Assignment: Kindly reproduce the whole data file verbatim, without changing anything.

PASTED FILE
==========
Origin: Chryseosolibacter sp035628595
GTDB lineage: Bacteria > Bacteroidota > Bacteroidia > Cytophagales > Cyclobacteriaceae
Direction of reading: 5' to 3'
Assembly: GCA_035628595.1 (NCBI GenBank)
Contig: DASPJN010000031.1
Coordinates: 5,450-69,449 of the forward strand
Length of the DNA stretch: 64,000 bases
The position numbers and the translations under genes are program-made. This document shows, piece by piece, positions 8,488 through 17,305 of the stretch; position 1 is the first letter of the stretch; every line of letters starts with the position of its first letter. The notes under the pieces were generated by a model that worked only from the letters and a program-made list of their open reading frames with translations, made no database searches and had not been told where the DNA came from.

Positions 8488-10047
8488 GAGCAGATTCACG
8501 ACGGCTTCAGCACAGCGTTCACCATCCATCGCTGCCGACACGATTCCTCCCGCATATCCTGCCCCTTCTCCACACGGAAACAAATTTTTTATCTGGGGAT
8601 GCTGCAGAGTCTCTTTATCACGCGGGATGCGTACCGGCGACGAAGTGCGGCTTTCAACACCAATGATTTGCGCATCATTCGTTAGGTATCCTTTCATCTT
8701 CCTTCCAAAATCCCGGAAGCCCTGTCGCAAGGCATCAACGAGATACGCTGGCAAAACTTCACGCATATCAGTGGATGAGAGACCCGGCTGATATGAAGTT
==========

Origin: Chryseosolibacter sp035628595
GTDB lineage: Bacteria > Bacteroidota > Bacteroidia > Cytophagales > Cyclobacteriaceae
Direction of reading: 5' to 3'
Assembly: GCA_035628595.1 (NCBI GenBank)
Contig: DASPJN010000031.1
Coordinates: 5,450-69,449 of the forward strand
Length of the DNA stretch: 64,000 bases
The position numbers and the translations under genes are program-made. This document shows, piece by piece, positions 8,488 through 17,305 of the stretch; position 1 is the first letter of the stretch; every line of letters starts with the position of its first letter. The notes under the pieces were generated by a model that worked only from the letters and a program-made list of their open reading frames with translations, made no database searches and had not been told where the DNA came from.

Positions 8488-10047
8488 GAGCAGATTCACG
8501 ACGGCTTCAGCACAGCGTTCACCATCCATCGCTGCCGACACGATTCCTCCCGCATATCCTGCCCCTTCTCCACACGGAAACAAATTTTTTATCTGGGGAT
8601 GCTGCAGAGTCTCTTTATCACGCGGGATGCGTACCGGCGACGAAGTGCGGCTTTCAACACCAATGATTTGCGCATCATTCGTTAGGTATCCTTTCATCTT
8701 CCTTCCAAAATCCCGGAAGCCCTGTCGCAAGGCATCAACGAGATACGCTGGCAAAACTTCACGCATATCAGTGGATGAGAGACCCGGCTGATATGAAGTT